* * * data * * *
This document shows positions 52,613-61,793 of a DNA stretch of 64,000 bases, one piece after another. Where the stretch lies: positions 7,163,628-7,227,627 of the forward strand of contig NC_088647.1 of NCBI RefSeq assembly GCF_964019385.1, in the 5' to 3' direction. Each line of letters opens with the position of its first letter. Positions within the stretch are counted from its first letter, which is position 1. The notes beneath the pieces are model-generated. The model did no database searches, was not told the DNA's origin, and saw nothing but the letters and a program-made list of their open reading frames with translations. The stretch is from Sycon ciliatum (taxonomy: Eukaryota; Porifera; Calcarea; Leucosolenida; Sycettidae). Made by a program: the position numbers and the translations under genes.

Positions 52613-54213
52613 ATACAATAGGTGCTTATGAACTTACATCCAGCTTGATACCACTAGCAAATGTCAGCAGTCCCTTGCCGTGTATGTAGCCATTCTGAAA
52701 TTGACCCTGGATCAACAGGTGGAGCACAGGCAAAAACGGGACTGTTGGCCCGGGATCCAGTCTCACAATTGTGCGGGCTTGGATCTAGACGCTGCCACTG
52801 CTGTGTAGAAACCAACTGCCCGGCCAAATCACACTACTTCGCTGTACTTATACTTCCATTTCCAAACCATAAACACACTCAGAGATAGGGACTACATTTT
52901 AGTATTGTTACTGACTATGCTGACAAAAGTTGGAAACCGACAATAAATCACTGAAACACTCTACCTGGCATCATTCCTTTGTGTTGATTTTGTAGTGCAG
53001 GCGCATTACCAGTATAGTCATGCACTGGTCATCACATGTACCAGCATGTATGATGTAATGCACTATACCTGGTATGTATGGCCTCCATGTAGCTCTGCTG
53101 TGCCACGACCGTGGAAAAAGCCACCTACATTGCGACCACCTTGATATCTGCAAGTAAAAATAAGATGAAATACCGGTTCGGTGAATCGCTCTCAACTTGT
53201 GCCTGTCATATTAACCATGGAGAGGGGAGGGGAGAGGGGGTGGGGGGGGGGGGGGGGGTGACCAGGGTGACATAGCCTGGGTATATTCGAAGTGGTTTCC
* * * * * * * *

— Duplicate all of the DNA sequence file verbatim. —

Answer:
This document shows positions 52,613-61,793 of a DNA stretch of 64,000 bases, one piece after another. Where the stretch lies: positions 7,163,628-7,227,627 of the forward strand of contig NC_088647.1 of NCBI RefSeq assembly GCF_964019385.1, in the 5' to 3' direction. Each line of letters opens with the position of its first letter. Positions within the stretch are counted from its first letter, which is position 1. The notes beneath the pieces are model-generated. The model did no database searches, was not told the DNA's origin, and saw nothing but the letters and a program-made list of their open reading frames with translations. The stretch is from Sycon ciliatum (taxonomy: Eukaryota; Porifera; Calcarea; Leucosolenida; Sycettidae). Made by a program: the position numbers and the translations under genes.

Positions 52613-54213
52613 ATACAATAGGTGCTTATGAACTTACATCCAGCTTGATACCACTAGCAAATGTCAGCAGTCCCTTGCCGTGTATGTAGCCATTCTGAAA
52701 TTGACCCTGGATCAACAGGTGGAGCACAGGCAAAAACGGGACTGTTGGCCCGGGATCCAGTCTCACAATTGTGCGGGCTTGGATCTAGACGCTGCCACTG
52801 CTGTGTAGAAACCAACTGCCCGGCCAAATCACACTACTTCGCTGTACTTATACTTCCATTTCCAAACCATAAACACACTCAGAGATAGGGACTACATTTT
52901 AGTATTGTTACTGACTATGCTGACAAAAGTTGGAAACCGACAATAAATCACTGAAACACTCTACCTGGCATCATTCCTTTGTGTTGATTTTGTAGTGCAG
53001 GCGCATTACCAGTATAGTCATGCACTGGTCATCACATGTACCAGCATGTATGATGTAATGCACTATACCTGGTATGTATGGCCTCCATGTAGCTCTGCTG
53101 TGCCACGACCGTGGAAAAAGCCACCTACATTGCGACCACCTTGATATCTGCAAGTAAAAATAAGATGAAATACCGGTTCGGTGAATCGCTCTCAACTTGT
53201 GCCTGTCATATTAACCATGGAGAGGGGAGGGGAGAGGGGGTGGGGGGGGGGGGGGGGGTGACCAGGGTGACATAGCCTGGGTATATTCGAAGTGGTTTCC